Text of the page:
Iron ore futures rallied on Monday after last week’s sell-off, with traders betting that the price drop has been hit despite lingering concerns about heightened Covid-19 restrictions in the US. China, the world’s largest steel producer.
January’s top-traded iron ore on China’s Dalian Commodity Exchange ended trading up 4% at 692 yuan ($99.85) a tonne.
On the Singapore Stock Exchange, the most active October contract for the steel ingredient rose 4.5% to $98.75 a tonne.
On Friday, Dalian iron ore hit a five-week low of 652 yuan a tonne, while SGX iron ore dropped to a contract low of $92.75 a tonne amid growing concerns over the demand as new outbreaks of Covid-19 prompted China to tighten restrictions.
“Iron ore lacks short-term upward momentum, but room for decline is also limited,” analysts at Zhongzhou Futures said in a note.
Currently, 33 cities are under partial or total lockdowns, affecting more than 65 million inhabitants, according to an estimate by Chinese financial magazine Caixin.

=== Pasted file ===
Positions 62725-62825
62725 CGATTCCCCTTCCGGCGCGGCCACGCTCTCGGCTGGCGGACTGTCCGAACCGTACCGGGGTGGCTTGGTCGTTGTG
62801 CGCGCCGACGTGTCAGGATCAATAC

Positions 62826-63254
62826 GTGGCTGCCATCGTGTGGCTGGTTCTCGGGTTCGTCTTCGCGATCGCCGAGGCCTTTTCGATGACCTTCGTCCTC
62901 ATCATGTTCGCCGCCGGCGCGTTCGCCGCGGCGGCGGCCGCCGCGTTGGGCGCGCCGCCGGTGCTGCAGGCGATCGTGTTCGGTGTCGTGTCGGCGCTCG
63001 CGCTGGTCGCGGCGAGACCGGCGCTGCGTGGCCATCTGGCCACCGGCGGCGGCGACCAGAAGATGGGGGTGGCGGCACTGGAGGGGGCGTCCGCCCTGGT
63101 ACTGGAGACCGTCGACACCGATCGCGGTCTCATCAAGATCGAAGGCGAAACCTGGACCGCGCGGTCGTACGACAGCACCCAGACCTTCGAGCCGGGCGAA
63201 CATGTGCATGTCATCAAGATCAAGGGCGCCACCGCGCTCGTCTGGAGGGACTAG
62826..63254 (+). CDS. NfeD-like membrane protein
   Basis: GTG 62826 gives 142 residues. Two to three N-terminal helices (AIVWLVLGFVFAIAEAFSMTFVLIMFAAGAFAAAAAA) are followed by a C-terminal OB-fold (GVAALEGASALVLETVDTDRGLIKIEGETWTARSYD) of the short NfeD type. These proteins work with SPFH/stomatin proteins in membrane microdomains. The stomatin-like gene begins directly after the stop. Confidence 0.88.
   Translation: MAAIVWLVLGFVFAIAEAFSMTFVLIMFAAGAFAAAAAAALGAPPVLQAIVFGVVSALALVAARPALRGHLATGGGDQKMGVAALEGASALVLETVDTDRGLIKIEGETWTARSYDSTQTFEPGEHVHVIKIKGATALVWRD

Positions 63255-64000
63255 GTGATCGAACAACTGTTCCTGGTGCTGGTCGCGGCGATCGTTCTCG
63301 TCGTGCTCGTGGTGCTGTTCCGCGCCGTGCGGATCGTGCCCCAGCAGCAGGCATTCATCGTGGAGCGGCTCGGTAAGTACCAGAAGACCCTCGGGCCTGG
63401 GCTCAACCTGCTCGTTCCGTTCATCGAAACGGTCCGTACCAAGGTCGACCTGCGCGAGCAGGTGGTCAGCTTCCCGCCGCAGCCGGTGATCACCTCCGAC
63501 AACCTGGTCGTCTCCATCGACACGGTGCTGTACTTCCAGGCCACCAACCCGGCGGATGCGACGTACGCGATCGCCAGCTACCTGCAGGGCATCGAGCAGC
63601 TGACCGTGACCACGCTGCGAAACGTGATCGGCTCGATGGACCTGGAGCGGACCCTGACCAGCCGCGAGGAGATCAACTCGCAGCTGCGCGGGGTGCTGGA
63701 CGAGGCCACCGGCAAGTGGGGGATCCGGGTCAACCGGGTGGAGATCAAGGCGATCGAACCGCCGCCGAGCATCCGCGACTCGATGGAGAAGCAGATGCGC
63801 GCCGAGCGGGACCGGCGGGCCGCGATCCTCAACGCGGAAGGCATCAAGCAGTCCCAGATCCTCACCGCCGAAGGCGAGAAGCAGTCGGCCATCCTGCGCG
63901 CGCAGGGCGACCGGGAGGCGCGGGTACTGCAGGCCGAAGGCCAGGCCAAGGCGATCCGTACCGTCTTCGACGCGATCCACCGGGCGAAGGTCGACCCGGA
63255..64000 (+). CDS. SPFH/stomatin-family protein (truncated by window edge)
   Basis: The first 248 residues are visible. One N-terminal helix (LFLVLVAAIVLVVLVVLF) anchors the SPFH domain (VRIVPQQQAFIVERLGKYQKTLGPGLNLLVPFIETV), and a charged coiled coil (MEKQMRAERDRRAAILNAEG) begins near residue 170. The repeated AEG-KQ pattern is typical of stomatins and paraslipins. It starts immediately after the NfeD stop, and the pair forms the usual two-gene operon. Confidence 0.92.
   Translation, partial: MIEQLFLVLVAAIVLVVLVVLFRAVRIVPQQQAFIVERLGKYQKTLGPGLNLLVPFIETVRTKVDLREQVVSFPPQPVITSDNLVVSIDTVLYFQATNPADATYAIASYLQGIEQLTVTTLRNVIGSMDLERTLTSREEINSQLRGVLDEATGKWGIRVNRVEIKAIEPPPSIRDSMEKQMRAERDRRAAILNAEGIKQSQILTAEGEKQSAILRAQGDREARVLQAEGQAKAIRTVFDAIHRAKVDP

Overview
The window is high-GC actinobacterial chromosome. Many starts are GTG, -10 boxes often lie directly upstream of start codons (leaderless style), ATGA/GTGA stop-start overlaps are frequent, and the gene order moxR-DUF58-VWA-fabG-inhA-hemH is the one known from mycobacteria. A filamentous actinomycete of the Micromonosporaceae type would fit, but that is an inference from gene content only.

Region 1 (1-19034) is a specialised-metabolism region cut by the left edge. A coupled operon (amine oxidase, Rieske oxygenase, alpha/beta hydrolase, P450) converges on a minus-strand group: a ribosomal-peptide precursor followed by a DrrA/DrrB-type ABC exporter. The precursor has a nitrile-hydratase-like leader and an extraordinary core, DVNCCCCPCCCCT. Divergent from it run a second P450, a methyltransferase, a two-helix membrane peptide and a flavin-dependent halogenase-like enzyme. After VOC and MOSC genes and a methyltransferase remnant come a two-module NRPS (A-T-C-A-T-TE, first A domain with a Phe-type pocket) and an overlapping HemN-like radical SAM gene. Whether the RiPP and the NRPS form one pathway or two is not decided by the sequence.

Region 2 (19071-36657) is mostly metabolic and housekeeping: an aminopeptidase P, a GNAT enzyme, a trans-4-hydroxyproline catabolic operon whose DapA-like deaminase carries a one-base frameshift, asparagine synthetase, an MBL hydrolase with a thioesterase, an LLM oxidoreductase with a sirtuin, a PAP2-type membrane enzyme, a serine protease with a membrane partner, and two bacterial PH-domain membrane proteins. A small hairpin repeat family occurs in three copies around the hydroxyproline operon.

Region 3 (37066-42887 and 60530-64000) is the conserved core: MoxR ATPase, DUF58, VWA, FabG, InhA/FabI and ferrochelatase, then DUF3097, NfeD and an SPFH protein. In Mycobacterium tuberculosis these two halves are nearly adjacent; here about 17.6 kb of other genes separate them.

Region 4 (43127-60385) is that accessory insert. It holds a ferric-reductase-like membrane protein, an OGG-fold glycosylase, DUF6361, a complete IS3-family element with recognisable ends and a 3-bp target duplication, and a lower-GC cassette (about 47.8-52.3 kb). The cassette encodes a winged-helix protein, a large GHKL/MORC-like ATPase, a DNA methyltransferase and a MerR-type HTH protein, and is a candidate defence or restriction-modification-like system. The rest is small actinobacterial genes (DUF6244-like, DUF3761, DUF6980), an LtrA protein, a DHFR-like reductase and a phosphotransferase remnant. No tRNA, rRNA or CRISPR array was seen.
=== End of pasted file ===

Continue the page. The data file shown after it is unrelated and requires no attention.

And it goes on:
China’s real estate slowdown and widespread lockdowns ahead of the Communist Party Congress, which takes place every five years from October 16, are expected to dampen domestic demand for iron ore and steel during the peak construction season. from September to October.
Source: CNN Brasil
I am Sophia william, author of World Stock Market. I have a degree in journalism from the University of Missouri and I have worked as a reporter for several news websites. I have a passion for writing and informing people about the latest news and events happening in the world. I strive to be accurate and unbiased in my reporting, and I hope to provide readers with valuable information that they can use to make informed decisions.